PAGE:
The descriptive analysis was done using absolute and relative frequencies for the qualitative variables and means plus standard deviations for the quantitative variables. A multivariate logistic regression model was used to estimate the adjusted odds ratios (ORs) in order to analyse the association between FBP and the other variables. This model was stratified by being in a stable relationship to minimize the confounding effect of this variable. The ORs were adjusted for contraceptive method used, desire to increase the frequency of sexual relations, frequency of sexual intercourse with partner, partner’s ejaculation (satisfactory ability and time) and age (quantitatively). Finally, the multivariate model was used to calculate the prognostic probabilities of FBP, transformed into charts to simplify the interpretation of the results. The likelihood ratio test was carried out for the goodness-of-fit of the model. All the analyses were done with a Type I error of 5% and the confidence intervals (CI) were calculated for the more relevant study parameters. The analyses were calculated using IBM SPSS Statistics 19.0.
The Ethics Committee of Miguel Hernández University, Elche, (Project Evaluation Organism) evaluated and authorized the study (reference DMC.FNC.01.14), ensuring the voluntary, anonymous free and agreed participation, with no reward or punishment concerning their university studies. In addition, the confidentiality of all the data obtained from the questionnaires was guaranteed. Finally, the participants were informed verbally about the study and about the information required.
A total of 601 female students attended lectures on the days the research team decided to give out the questionnaire. Of these, nine students declined the invitation to participate and left the lecture hall whilst the remainder completed the questionnaire. A total of 15 women had had no sexual activity during the previous three months and were therefore excluded, 7 students failed to hand in the questionnaire and 5 left it completely blank; thus, a total of 565 questionnaires were completed. Of these, and for this particular study, we also excluded another 93 women who used a different contraceptive method to that analysed in this study. This gave a final sample of 472 participants who commonly used as contraception either the condom or oral contraceptives, or who used no method of contraception.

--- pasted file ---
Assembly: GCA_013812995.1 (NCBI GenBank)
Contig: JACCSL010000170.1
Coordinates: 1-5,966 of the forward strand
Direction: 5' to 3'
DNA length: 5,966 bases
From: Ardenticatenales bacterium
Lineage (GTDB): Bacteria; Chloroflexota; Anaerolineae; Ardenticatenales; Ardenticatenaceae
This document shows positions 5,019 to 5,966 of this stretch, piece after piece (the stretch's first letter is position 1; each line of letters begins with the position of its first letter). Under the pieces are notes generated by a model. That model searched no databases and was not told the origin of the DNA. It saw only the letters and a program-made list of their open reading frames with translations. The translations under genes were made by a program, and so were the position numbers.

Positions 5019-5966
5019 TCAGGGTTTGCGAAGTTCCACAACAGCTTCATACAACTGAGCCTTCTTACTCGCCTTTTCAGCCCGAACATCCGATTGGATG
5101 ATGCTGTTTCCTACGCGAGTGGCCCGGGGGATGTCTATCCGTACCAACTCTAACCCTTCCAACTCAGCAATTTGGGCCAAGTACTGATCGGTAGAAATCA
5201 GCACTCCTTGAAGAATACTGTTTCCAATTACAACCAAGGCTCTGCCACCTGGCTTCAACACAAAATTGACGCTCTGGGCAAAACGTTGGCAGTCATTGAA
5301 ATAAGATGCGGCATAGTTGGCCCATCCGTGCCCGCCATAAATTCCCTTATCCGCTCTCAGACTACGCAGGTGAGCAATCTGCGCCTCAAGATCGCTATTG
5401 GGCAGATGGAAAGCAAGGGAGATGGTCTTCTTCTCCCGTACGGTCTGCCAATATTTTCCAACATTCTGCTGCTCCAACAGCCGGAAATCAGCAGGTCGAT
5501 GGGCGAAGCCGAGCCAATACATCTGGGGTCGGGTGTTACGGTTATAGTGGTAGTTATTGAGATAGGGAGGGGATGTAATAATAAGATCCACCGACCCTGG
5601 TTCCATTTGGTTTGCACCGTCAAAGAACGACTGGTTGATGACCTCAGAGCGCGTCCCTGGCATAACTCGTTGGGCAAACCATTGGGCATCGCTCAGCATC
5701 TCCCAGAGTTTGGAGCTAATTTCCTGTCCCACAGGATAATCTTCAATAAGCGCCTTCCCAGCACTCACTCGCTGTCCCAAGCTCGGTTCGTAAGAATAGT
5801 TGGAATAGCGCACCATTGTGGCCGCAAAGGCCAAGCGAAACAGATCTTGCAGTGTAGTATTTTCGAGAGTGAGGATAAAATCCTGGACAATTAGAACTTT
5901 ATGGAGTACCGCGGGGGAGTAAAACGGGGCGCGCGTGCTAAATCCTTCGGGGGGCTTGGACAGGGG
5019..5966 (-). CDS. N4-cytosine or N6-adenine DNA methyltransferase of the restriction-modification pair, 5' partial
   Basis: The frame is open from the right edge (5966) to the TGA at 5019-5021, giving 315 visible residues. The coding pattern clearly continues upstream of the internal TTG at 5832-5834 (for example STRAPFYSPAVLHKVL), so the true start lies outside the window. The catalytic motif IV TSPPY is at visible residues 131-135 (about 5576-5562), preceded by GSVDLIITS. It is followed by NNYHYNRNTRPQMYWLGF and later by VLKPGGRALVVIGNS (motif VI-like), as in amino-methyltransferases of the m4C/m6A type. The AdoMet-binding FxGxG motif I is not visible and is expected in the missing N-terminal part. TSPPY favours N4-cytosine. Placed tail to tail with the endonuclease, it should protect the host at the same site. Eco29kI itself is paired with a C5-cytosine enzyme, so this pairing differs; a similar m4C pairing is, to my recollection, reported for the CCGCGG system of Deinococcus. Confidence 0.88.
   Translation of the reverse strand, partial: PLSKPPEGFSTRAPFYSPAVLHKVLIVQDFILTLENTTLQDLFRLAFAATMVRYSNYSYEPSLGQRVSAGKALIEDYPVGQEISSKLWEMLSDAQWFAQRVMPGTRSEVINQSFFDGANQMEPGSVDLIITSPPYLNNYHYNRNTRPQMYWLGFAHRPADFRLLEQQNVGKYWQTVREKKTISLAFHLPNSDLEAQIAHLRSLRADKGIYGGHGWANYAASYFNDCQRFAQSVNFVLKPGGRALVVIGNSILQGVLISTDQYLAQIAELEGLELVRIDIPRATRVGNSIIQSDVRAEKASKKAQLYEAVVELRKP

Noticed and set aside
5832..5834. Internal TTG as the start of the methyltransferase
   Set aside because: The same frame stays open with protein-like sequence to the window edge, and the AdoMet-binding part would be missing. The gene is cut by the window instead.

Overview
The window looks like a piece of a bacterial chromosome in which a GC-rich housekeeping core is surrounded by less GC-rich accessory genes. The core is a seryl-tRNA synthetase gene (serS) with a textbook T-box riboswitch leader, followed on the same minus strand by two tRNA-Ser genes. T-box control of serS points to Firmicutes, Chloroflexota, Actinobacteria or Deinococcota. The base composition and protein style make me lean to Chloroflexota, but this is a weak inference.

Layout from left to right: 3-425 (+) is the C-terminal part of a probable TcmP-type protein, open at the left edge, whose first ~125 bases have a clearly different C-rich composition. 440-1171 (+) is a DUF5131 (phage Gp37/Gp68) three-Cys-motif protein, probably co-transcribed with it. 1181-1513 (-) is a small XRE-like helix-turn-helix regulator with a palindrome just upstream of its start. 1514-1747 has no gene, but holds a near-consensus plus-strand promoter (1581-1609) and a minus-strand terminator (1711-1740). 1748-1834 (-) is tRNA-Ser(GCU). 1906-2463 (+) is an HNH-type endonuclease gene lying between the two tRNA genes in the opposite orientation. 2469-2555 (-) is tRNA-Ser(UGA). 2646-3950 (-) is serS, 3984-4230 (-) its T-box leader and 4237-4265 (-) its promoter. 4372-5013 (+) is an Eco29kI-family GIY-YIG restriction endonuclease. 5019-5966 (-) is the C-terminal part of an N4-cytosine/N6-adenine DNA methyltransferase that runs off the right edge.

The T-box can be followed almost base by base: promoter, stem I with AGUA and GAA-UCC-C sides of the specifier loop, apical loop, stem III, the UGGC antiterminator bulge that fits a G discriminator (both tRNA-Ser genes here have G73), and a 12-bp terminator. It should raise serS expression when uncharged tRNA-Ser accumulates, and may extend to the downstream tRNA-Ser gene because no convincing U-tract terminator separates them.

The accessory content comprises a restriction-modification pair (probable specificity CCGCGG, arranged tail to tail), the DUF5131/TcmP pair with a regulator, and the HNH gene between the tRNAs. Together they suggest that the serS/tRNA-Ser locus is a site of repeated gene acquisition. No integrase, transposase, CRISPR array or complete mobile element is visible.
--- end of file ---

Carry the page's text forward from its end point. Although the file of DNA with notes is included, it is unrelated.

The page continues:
No differences in any of the study variables (or any other variable) were found between the academic years, as all the p-values were above the threshold established (5%).
In the final sample 171 women experienced FBP, equivalent to 36.2% of the total sample (95% CI [31.9–40.6%]). Table 1 shows the descriptive characteristics of the study sample, the mean age of which was almost 21 years (20.7). The contraceptive method most commonly used was the condom (70.6%), followed by oral contraceptives (19.3%). About half the women desired to have a partner with a greater ability to delay orgasm (44.1%) and most of the partners ejaculated in all their relations (95.8%). In addition, 18.9% of the women desired to increase the frequency of their sexual relations and 293 women (62.1%) were in a stable relationship. Comparison of the main characteristics taking into account whether the woman was in a stable relationship showed significant differences (p < 0.05) in the following variables: contraceptive method (p < 0.001), desire to increase the frequency of sexual intercourse (p = 0.029) and frequency of sexual intercourse with the partner (p < 0.001). However, the rates of FBP were similar between the groups (p = 0.671) and these rates had the following values when we differentiated between relationship and contraceptive method: (1) women in a stable relationship (oral, 15.6%; condom, 45.0%; none, 12.5%); (2) women not in a stable relationship (oral, 21.4%; condom, 36.8%; none, 46.9%).
|Variable||Total n = 472 n(%)/x ± s||In a stable relationship n = 293(62.1%) n(%)/x ± s||Not in a stable relationship n = 179(37.9%) n(%)/x ± s||p-value|
|Desire to increase partner’s ability to delay orgasm||208(44.1)||55(18.9)||34(19.0)||0.980|
|Partner cannot always ejaculate||20(4.2)||11(3.8)||9(5.0)||0.505|
|Desire to increase the frequency of sexual intercourse||89(18.9)||118(40.3)||90(50.6)||0.029|